A simple night light

In northern Norway it is dark almost all day in the winter, and I had an idea to make a simple night light that would turn automatically when ever it was needed. Perfect for a smooth transition between the pitch dark bedroom and the flood lighted bathroom. A simple motion detector connected to a low power LED should be able to light the hallway sufficiently to avoid any danger related to stumbling around in the dark.

The parts

The night light should be as simple as possible. I considered building my own motion detector, using a micro controller and IR LED and receiver. This, as I found out in so many projects, was overkill and simple solutions already exist. I bought a PIR sensor (Passive Infrared Sensor) from eBay, paying $2 for two of them.

PIR sensor

I also bought 10 1W LEDs for about $2.

LEDs

I am not sure how much power the PIR can deliver, so I might need a transistor to run current through the LED. The BC337 is rated at 800mA continuously, which should be more than enough for the 1W LED.

BC337 Transistor

The casing is a small plastic box I had lying around.

The encasing

And I needed a battery pack to power the whole thing

Batterypack

Planning the setup

During engineering school I was taught how to use OrCad. This corporate, pay-till-your-fingers-bleed, awful program that had all kinds of backward solutions. A program where Ctrl-z was the shortcut to mess up something important with no shortcut to get it back. Where you had to spend 2 hours drawing a new component because it spat out error messages that might as well have been in Arabic because it gave no sense.

Luckily, the open source community has made a awesome, free, easy to use, alternative. They even have the support and love of CERNKiCad was used extensively  through the bachelor thesis, and I came to love it.

A quick schematic drawing in KiCad gives the project an overview, and simplifies any troubleshooting. If you are a bit rusty it also helps getting the right component in the right place. Those NPN/PNP always gets mixed up!

PIR sensor technical drawing

Testing the setup

Instead of gluing and soldering the whole thing and hoping it works I prefer to test the setup in a breadboard first. Sometimes, especially when you are very sure you know how stuff works, it does not do what you thought it would. A breadboard test is a good way to sort out any brain farts you had while thinking of the solution.

The breadboard testing is a crucial part of any project like this. A missed connection, a short, LED connected backwards... Any small mistake is easy to fix while nothing is soldered or glued in place.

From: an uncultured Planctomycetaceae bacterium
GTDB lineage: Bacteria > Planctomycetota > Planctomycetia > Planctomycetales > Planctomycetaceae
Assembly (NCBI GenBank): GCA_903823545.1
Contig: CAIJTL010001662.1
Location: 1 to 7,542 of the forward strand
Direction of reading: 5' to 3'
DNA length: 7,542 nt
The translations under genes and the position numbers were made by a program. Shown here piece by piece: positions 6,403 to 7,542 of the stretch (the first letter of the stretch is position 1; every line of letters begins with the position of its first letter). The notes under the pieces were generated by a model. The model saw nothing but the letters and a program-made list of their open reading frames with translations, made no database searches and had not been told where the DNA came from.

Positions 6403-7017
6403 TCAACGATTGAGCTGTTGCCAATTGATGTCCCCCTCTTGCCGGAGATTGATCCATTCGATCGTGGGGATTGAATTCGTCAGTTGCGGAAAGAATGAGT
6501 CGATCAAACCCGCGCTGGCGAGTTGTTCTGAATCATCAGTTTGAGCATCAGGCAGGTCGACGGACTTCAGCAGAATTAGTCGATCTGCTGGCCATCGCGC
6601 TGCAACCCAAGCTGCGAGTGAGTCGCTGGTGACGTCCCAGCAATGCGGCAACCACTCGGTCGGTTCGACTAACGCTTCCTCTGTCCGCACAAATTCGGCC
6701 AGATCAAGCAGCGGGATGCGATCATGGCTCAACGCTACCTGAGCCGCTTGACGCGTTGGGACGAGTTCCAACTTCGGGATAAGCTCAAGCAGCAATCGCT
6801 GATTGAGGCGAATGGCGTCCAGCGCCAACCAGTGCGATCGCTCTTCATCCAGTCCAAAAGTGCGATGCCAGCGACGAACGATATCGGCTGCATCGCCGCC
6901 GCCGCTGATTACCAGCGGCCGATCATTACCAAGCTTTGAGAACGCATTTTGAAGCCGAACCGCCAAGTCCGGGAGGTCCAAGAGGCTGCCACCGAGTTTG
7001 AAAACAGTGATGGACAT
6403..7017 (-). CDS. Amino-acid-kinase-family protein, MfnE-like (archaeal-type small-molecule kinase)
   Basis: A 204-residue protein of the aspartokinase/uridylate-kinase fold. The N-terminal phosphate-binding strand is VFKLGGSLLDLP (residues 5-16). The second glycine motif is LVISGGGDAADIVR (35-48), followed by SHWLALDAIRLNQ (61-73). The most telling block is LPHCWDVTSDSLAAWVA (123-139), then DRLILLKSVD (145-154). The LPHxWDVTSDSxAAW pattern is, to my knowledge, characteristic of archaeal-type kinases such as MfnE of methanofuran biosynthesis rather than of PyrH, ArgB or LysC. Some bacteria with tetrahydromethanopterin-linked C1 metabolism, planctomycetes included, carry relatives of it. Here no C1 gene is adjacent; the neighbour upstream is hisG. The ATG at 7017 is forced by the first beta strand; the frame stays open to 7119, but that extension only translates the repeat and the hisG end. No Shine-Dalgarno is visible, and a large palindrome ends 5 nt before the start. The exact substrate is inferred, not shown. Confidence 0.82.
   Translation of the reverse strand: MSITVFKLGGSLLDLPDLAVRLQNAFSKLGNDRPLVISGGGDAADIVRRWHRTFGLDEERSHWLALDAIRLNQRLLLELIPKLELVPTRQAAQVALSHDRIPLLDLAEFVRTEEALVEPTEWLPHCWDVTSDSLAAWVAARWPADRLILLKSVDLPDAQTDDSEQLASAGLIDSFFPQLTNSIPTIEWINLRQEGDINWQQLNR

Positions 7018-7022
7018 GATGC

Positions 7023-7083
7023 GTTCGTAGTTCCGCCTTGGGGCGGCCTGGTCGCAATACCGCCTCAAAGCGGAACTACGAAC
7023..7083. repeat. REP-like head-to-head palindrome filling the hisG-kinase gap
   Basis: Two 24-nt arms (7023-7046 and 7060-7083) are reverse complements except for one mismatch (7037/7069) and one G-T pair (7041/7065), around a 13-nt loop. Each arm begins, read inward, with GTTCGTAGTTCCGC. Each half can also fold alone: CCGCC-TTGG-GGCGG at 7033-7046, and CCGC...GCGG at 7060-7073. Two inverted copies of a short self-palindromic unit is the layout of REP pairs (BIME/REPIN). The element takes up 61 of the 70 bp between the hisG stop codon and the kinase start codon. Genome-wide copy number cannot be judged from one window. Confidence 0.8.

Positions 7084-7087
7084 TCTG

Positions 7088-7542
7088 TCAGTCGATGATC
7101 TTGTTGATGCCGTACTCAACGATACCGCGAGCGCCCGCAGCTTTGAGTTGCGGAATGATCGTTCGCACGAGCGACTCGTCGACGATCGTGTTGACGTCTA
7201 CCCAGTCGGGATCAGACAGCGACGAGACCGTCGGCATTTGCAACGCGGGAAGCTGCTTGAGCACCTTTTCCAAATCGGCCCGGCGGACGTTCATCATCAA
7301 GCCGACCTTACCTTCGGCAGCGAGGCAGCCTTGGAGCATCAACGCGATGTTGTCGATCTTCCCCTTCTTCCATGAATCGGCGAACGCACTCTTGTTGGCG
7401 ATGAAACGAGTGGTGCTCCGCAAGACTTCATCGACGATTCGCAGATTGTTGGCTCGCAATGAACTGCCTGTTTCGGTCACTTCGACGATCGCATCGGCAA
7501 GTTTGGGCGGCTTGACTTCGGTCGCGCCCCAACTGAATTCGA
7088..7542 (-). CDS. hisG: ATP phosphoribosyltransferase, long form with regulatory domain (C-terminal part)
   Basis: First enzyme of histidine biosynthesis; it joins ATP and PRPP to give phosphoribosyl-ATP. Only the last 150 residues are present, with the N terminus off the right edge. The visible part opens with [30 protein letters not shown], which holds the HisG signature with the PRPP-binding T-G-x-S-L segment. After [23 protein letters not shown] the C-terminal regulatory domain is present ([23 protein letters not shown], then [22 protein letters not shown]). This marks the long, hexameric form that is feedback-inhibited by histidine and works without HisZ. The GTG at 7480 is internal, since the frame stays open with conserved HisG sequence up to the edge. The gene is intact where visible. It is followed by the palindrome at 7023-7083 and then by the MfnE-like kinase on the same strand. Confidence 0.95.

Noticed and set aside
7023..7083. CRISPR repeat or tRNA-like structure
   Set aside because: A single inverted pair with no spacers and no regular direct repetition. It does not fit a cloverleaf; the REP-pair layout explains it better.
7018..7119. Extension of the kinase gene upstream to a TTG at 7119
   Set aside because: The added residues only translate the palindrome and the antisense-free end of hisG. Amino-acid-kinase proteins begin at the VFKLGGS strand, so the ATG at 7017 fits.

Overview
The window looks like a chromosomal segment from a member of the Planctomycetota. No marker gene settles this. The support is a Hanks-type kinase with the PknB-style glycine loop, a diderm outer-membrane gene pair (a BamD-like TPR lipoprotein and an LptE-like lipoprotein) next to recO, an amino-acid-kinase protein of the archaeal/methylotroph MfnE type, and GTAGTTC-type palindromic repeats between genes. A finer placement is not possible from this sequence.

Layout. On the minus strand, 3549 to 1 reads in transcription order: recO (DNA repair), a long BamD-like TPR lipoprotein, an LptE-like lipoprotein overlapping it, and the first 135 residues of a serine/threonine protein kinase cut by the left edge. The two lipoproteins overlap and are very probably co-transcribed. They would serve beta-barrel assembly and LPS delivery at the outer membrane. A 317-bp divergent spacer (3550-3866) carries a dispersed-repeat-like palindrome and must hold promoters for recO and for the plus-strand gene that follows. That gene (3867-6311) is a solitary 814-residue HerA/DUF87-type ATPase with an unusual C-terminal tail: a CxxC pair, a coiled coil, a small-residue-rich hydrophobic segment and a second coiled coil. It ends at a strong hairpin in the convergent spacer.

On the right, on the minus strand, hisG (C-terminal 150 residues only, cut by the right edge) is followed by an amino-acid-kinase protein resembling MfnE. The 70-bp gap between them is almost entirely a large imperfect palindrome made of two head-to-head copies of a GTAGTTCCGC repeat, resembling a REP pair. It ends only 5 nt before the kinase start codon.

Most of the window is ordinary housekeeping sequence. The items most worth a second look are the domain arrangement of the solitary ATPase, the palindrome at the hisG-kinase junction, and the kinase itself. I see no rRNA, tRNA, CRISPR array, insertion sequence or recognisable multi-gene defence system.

The breadboard testing is a crucial part of any project like this. A missed connection, a short, LED connected backwards… Any small mistake is easy to fix while nothing is soldered or glued in place.

After connecting 4,5V to GND and ground to VCC, realizing that I made that connection mistake and fixing it, it was time to turn on the power supply. The LED turns on when the PIR sensor detects motion, and turns off again shortly after. The current draw at 4,5V was about 110mA with the LED on, and 0mA while off. This of course is raw numbers read of the power supply, but this kind of project doesn’t really need 100% exact measurements.

One problem discovered was the ON-time for the LED. The PIR sensor got two pot-meters that I believe should control sensitivity and time ON. The sensitivity one seems to do the job at any setting. The timer function though seems to be “on for a second” or “on forever”. I will need to test this a bit further, or test with the other PIR sensor in case this one is flawed. Either way, as long as it is motion in from of the sensor the light will stay on.

Next up is assembling the thing, and testing it in the hallway at night.

 

F.A.I.L.

Just a small update on the project. Most DIY’ers would probably have finished a dozen weather stations by this time, lucky for me it is not a race!

Some of the reason things take time is distractions. I can search around for solutions for my current project, stumble upon a exciting new project and de-rail completely. Another reason for the long time is when my planned solutions simply just fail. According to the internet FAIL just means “first attempt in learning”. Well, with the ESP8266 I should be about to NAIL it. That means “Nth attempt in learning”.

This doesnt look like a Python prompt to me. The latter part of the screen kept looping forever…